Be sure to check with your school and/or department for additional details that could impact your teaching, including expectations for classes, as your unit administrators could want all classes handled in the same way to ensure the student learning experience stays as intact as possible.
If the university is closed for a prolonged period or you have students who need to attend class remotely, the following guide will help you prepare to continue teaching remotely. While there are plenty of ways to ensure the continuity of your course, the appropriate strategy will be determined by:
- The size, structure, and type of course
- Your familiarity with learning technologies
- The anticipated duration of the closure
- Readily available course-related content
Step 1: Be Aware
It is critical that you are familiar with the most updated information being provided by your department, the school, and the university.
- Be familiar with the messages that the university, provosts, and deans have sent to the chairs and faculty about academic continuity.
- Check with your department chair, graduate or undergraduate director, and school to find out what resources they are recommending for faculty.
- Review the “best practices” that your dean and chair have developed for academic continuity.
- A critically important element in planning alternatives to in-person classes is to maintain awareness of technological limitations that students may face in participating in classes remotely.
Remember that you are a conduit between your students and the university. While they are sure to receive regular updates from the university, the school, and/or your department, students will most likely rely on you to help them understand the implications of the event, especially items related to your course.
Please, however, refer students to the official Rutgers coronavirus website for information about any nonacademic aspects of Rutgers’ response to the situation, as well as for advice on how to find health-related information.
Ensure that you have a valid method to communicate with your students, such as email addresses for the students in each of your classes, lab sections, or other courses, and that you have ready access to this information offsite.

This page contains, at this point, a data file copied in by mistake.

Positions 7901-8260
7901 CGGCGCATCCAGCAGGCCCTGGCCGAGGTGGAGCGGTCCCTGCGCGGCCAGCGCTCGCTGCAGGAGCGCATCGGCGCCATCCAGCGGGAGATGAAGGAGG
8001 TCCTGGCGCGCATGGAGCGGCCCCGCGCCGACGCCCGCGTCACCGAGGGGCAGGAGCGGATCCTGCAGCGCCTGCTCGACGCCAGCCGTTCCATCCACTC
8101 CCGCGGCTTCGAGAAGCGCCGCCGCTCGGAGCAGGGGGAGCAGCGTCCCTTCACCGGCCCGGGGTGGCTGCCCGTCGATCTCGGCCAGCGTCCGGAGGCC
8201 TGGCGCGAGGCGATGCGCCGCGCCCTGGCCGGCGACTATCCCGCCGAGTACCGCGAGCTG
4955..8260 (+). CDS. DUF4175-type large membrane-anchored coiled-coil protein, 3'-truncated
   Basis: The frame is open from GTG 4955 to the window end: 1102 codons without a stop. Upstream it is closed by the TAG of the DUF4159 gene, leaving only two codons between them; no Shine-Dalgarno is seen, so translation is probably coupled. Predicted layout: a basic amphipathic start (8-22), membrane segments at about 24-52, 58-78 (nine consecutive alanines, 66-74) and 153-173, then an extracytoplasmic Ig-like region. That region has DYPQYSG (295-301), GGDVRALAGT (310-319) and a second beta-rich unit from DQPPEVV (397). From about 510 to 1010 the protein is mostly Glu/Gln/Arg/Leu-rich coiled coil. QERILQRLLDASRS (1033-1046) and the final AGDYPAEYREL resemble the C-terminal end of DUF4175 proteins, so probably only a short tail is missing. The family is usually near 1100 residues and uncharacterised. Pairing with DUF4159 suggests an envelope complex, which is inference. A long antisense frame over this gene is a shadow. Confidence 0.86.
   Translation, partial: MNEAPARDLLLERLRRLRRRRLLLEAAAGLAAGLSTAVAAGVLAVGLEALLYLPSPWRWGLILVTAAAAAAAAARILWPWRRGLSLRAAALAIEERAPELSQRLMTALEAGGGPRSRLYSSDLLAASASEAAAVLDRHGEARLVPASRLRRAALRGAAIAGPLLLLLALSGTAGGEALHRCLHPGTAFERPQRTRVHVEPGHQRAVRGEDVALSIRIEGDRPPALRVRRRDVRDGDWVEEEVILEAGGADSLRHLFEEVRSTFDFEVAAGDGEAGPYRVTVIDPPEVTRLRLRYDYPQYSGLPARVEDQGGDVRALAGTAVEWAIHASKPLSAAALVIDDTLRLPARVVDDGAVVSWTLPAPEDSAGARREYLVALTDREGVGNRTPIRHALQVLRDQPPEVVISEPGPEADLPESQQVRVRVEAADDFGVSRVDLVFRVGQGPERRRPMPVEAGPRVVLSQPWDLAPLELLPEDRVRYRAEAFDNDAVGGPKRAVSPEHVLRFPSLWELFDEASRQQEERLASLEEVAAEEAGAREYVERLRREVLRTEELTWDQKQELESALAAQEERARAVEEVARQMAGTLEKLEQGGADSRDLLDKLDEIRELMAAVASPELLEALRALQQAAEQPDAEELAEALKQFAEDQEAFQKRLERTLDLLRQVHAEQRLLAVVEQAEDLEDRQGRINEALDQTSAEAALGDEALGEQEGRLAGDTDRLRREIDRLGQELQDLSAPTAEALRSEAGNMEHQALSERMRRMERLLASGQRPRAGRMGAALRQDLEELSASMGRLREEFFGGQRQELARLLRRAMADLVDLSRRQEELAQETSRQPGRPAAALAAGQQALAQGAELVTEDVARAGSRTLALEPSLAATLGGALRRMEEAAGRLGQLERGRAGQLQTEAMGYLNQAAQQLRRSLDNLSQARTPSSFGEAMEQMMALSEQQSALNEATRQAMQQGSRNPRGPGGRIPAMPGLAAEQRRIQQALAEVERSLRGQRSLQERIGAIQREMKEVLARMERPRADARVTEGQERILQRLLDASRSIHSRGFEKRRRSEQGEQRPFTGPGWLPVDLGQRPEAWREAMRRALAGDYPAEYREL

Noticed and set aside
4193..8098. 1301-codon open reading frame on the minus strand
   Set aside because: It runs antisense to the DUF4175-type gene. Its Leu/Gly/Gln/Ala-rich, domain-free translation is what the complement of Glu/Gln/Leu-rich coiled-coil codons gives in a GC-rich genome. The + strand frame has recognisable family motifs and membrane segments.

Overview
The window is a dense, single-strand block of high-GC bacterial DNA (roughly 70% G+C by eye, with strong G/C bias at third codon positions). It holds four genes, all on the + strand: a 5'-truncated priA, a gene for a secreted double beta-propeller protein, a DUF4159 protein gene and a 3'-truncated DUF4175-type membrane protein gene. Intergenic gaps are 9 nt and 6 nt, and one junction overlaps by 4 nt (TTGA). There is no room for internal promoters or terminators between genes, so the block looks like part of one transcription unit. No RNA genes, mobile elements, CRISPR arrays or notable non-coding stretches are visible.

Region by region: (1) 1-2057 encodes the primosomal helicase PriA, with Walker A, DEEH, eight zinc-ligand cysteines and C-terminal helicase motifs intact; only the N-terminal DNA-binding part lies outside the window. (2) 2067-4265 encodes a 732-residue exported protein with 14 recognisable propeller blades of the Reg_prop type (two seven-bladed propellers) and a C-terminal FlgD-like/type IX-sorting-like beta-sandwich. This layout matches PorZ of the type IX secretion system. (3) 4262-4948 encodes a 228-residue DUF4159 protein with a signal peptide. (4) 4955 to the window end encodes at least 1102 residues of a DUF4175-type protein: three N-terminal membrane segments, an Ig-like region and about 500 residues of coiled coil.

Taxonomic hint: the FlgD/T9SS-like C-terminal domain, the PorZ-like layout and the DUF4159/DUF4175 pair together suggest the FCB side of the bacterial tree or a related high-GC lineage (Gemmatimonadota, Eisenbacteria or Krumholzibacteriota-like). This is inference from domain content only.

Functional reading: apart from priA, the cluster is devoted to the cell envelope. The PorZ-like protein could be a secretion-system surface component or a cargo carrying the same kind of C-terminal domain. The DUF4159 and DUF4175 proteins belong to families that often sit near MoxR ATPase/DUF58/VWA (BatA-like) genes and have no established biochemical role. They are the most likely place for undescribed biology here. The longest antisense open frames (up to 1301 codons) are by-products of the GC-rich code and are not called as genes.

Send a message to students immediately and announce that students will need to watch for messages from you.
Student Communications Strategy
- Although your students are likely to have received a notification about a change in operating status, it is still recommended that each instructor reach out to their students regarding their course specifically. Even if you do not have a plan in place, providing students with the following information will ease anxiety and establish a mechanism for future updates.
- You will want to keep students aware of any changes to assignments, due dates, quizzes, or procedures impacting the course.
- Early and frequent communication can help reduce panic and eliminate duplicative questions from individual students.
- Keep track of frequently asked questions and be sure to include answers to these questions on your course site or through your classwide communications.
- Provide students with information on how to submit course assignments via the course website. If this is not feasible, make sure your students have a valid email address for you so that they can submit assignments to you that way.
- Communicate with students early and often to give them information about changes to your course.
- Let students know how often they can expect to hear from you (e.g., daily, weekly, etc.) and through what channels (e.g., email, Canvas announcements).
- Explain to students how they can communicate with you (e.g., email, Canvas inbox).
- Inform students of the expectations for attendance and participation under your modified teaching plan.